What we stand for
Every day End Child Poverty members see the real impacts that poverty has on the daily lives of children.
- Government data shows 3.9 million children living in poverty (after housing costs) between April 2020 and April 2021, that is 27% of all children
- Nearly half of children in lone-parent families live in poverty, compared with 1 in 4 of those in families with two parents
- The child poverty rate for children in families with three or more children is almost twice as high as the rate for children in one- or two-child families (47% compared with 24%)
- 36% of children in poverty live in families with a youngest child aged under five, 28% in families with a child aged between five and ten, 26% in families where the youngest child is aged 11 to 15, and 25% in families where the youngest child is 16 to 18 years old
- Poverty puts pressure on struggling families, and undermines their ability to cope – research shows that in England, children in the most deprived decile were around 13 times more likely to be on a Child Protection Plan and over 10 times more likely to be looked after than a child in the least deprived decile
- Deaths during infancy are strongly associated with preterm birth, fetal growth restriction and congenital abnormalities, which disproportionately affect the most disadvantaged families in society. The risk of infant death increases with greater levels of maternal deprivation
- Children in Bangladeshi and Pakistani households were the most likely to live in low income and material deprivation out of all ethnic groups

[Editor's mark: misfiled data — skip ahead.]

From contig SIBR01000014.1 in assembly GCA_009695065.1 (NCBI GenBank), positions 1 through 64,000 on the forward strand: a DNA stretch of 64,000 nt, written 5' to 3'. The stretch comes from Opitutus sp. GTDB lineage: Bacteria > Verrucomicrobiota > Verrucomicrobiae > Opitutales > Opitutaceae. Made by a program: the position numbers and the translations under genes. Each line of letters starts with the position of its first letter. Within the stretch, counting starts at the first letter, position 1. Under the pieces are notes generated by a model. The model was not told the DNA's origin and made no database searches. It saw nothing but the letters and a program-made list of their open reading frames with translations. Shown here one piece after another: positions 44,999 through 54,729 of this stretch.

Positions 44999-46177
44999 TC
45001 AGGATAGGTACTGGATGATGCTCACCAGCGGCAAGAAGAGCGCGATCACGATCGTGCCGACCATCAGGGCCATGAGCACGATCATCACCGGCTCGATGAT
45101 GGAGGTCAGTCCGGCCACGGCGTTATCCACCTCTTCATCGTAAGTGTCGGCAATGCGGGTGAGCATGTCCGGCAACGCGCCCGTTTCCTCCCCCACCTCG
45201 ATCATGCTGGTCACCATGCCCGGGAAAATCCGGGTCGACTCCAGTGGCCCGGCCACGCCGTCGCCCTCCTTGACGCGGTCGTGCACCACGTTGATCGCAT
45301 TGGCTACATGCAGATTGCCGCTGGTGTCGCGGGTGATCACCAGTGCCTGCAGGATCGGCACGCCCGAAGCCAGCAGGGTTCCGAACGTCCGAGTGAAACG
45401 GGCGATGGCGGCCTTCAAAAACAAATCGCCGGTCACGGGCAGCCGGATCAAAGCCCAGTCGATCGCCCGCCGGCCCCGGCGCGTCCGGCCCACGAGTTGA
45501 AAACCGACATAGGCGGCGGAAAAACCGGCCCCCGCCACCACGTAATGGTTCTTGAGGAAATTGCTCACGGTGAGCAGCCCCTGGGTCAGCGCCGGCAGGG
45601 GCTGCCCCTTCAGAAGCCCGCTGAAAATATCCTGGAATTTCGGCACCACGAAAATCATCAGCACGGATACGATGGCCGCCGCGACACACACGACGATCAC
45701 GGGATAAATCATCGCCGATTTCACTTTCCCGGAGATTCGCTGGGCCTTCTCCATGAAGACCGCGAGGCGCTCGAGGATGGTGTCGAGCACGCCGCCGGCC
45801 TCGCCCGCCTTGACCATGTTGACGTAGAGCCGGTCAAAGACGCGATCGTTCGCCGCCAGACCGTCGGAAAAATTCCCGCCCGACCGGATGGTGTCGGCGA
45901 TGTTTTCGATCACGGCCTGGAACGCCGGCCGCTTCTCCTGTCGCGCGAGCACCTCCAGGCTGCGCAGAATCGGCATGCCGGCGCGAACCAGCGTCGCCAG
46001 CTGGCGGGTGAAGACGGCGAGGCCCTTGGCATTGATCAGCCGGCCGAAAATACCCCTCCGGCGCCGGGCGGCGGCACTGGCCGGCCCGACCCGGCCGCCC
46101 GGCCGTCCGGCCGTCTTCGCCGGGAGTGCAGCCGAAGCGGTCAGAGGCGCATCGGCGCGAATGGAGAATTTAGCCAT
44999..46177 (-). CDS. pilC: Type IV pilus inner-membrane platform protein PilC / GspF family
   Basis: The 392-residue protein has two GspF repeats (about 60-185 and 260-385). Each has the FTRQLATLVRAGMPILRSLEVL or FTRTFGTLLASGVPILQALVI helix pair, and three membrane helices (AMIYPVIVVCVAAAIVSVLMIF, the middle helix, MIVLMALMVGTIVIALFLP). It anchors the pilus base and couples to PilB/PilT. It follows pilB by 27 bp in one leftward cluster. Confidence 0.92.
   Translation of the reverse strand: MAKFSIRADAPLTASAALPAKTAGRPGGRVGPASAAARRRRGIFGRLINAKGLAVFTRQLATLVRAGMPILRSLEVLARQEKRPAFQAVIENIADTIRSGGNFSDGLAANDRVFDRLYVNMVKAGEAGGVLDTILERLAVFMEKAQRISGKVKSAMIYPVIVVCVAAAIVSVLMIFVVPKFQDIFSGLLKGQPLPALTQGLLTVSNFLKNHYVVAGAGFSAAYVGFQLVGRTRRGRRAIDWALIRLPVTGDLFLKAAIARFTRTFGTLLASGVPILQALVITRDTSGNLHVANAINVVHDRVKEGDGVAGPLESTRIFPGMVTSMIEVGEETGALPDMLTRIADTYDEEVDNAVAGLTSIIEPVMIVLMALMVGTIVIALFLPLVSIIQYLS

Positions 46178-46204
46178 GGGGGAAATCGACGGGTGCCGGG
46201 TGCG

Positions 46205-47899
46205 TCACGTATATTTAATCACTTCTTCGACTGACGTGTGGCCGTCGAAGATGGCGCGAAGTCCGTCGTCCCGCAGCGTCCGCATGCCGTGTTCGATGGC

- Every child should grow up with access to enough money to achieve a decent standard of living.
1.1 The government must address benefit levels so families receive the support they need.
Every family should be able to afford the essentials. Our social security system needs proper investment by government so that the safety net catches us all should we need it. When cost of living increases occur, benefit payments and earnings must always rise at the same rate. Families should receive their full entitlement and not have amounts deducted due to the two child limit, benefit cap or other deductions such as advance repayments or tax credit overpayments. All families who need support should be offered this irrespective of their immigration status.
The concept of money has been ingrained into my head to always be my first thought. Growing up, I didn’t have the luxury of buying something first and worrying about the money after. Ever since I could remember, I looked at the price on everything before I asked my parents to buy something for me. I knew at the age of 7 where to look for the price labels and I felt that £4.99 for a magazine was too much to ask for. I knew that if I asked for new school shoes today, I’d have to wait about a year for them to properly wear out before I could get a new pair. I’ve kept most of these money cautious habits even to this day.
My parents had moved to this country in search for a better life and while they were getting used to this transition and adjusting to new jobs, we weren’t as financially secure as we are now. This meant that money was particularly tight growing up. We had enough money to get by, but it wasn’t a lot. I never really noticed much because it was my ‘normal’ but there were small things such as putting water in shampoo bottles to make them last longer, or storing any leftover food to eat later rather than throwing it away, that made me realise that we had to be careful with the way we spent my family’s income. I am extremely privileged and grateful to have gradually come out of living under such financial stress, however not everyone has been as lucky as I have. This is why listening to everyone’s story, understanding everyone’s story and accepting everyone’s story is so vital. Every family and child should be offered extra financial support, if they need it.
From an End Child Poverty Youth Ambassador